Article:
Returns this month on corporate bonds from the U.S. to Europe and Asia are exceeding those in the entire second quarter and offerings are poised for the busiest July in three years as investors show growing confidence in company finances.
Gains of 2.23 percent in July on debt from the neediest to the most creditworthy borrowers are the most since 2.38 percent in January, Bank of America Merrill Lynch index data show. A $7.5 billion offering from Anheuser-Busch InBev NV (ABI), the world’s largest brewer, led $277.8 billion of issuance since the end of June as yields on investment-grade debt touched unprecedented lows.
Borrowers from Unilever NV (UNA) to International Business Machines Corp. (IBM:US) are obtaining record-low interest rates even as economists surveyed by Bloomberg forecast growth of 2.18 percent this year following 2.93 percent in 2011. Investors are seeking a haven in company debentures with a speculative-grade default rate of 2.7 percent as of the second quarter compared with a historic average of 4.8 percent since 1983, according to Moody’s Investors Service.
Corporates “have been the most reliable and dependable asset class in terms of relative and absolute performance,” Jack Malvey, chief global markets strategist at Bank of New York Mellon Corp., said yesterday in a telephone interview. Credit markets are discounting “the outlook, which is not as dim as would be presupposed by some of the headlines and the fluctuations in the equities market,” he said.
Borrowers are using the majority of proceeds from bond issues to refinance debt, according to data from Moody’s. About 63 percent of investment-grade offerings and 73 percent of high- yield issues and bank loans involved refinancing in the second quarter, after excluding sales listed for general corporate purposes.
“The corporate bond market right now is not particularly worried about the nearness of a recession and, on the high yield front, there is still a benign outlook for defaults,” John Lonski, chief economist at Moody’s Capital Markets Group in New York, said in a telephone interview.
Elsewhere in credit markets, the cost of protecting corporate debt from default in the U.S. rose, with the Markit CDX North America Investment Grade Index, which investors use to hedge against losses or to speculate on creditworthiness, adding 0.3 basis points to a mid-price of 106.6 basis points as of 11:09 a.m. in New York, according to prices compiled by Bloomberg.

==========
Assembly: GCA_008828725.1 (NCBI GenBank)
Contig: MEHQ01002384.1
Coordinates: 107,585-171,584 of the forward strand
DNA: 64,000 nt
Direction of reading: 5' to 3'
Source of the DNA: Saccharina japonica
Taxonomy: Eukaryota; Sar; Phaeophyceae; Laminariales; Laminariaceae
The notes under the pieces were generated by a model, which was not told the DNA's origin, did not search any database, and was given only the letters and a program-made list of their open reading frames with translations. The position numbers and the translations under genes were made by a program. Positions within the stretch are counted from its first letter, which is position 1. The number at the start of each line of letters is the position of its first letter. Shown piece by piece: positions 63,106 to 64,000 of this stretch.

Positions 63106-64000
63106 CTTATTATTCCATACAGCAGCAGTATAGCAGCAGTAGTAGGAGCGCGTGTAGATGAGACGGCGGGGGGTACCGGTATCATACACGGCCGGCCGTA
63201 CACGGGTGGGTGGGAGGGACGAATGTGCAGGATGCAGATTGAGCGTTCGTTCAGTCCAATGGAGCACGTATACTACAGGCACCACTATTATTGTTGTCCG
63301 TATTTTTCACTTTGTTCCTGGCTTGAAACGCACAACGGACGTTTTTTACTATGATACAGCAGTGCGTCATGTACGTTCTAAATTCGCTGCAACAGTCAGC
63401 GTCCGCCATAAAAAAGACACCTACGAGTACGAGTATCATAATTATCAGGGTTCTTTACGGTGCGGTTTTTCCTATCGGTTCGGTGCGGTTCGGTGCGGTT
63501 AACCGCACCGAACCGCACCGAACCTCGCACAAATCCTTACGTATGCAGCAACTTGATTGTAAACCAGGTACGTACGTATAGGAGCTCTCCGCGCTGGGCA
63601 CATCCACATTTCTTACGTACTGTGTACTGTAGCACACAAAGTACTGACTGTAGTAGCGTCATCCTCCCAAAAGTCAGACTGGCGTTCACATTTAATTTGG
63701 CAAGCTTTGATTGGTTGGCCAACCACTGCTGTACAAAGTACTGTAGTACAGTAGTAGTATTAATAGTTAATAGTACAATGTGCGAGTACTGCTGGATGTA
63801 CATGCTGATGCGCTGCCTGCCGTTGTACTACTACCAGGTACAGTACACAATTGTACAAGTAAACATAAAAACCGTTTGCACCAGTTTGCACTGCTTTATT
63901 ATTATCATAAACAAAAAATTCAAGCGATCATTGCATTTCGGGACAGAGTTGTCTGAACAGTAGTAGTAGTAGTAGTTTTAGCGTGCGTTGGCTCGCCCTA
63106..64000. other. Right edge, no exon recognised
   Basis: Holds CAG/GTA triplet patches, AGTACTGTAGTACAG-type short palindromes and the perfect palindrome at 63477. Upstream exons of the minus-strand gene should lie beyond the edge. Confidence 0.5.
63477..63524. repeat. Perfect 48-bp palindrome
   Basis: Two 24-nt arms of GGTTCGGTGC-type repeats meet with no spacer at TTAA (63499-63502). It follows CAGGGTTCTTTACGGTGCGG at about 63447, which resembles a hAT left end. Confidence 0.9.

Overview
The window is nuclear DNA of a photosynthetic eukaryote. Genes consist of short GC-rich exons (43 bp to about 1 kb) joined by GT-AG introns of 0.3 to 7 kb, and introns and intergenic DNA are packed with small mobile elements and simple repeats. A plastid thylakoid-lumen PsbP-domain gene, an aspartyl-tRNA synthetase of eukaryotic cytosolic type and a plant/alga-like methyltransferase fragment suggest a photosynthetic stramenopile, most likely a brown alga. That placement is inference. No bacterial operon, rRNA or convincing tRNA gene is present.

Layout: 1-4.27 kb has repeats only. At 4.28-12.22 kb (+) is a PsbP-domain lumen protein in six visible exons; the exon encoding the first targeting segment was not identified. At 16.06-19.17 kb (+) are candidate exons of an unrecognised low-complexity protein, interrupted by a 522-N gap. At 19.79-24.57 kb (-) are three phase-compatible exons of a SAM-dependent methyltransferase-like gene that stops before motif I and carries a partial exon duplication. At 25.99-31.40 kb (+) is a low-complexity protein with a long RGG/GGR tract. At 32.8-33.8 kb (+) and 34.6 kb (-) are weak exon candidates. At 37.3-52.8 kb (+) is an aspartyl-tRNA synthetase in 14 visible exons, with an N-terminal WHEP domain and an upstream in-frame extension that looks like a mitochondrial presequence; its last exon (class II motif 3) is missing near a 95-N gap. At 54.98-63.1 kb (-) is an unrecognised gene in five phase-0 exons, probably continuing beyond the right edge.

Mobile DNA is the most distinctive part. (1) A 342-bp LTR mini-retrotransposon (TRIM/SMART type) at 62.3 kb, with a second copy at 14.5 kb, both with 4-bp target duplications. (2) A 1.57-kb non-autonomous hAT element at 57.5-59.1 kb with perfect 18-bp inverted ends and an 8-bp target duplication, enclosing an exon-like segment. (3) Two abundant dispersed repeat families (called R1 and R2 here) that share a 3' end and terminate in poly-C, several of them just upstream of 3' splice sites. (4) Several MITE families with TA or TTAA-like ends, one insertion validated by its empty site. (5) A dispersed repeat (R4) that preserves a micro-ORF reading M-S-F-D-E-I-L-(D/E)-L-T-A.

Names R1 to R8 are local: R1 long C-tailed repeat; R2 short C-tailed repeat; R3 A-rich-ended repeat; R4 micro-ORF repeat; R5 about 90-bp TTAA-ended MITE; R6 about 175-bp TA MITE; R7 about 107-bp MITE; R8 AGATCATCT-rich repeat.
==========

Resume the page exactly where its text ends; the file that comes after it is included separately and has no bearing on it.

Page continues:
The measure typically rises as investor confidence deteriorates and falls as it improves. Credit-default swaps pay the buyer face value if a borrower fails to meet its obligations, less the value of the defaulted debt. A basis point equals $1,000 annually on a contract protecting $10 million of debt.
The U.S. two-year interest-rate swap spread, a measure of bond market stress, rose from the lowest level in almost 14 months, increasing 0.3 basis point to 19.6 basis points as of 11:09 a.m. in New York. The gauge widens when investors seek the perceived safety of government securities and narrows when they favor assets such as corporate bonds.
Bonds of Itau Unibanco Holding SA are the most actively traded dollar-denominated corporate securities by dealers today, with 118 trades of $1 million or more as of 11:17 a.m. in New York, according to Trace, the bond-price reporting system of the Financial Industry Regulatory Authority. The company sold $1.375 billion of 5.5 percent, 10-year notes yesterday.
The International Monetary Fund cut its 2013 global growth forecast as Europe’s debt crisis prolongs Spain’s recession and slows expansions in emerging markets from China to India. Growth worldwide will be 3.9 percent next year, less than the 4.1 percent estimate in April, the fund predicted on July 16 in an update of its World Economic Outlook.
Corporate bond returns worldwide this month of 2.23 percent on the Bank of America Merrill Lynch index, following 1.54 percent in April through June, are accelerating as investors see the debt as an alternative to traditional havens. Government securities returned 1 percent in July.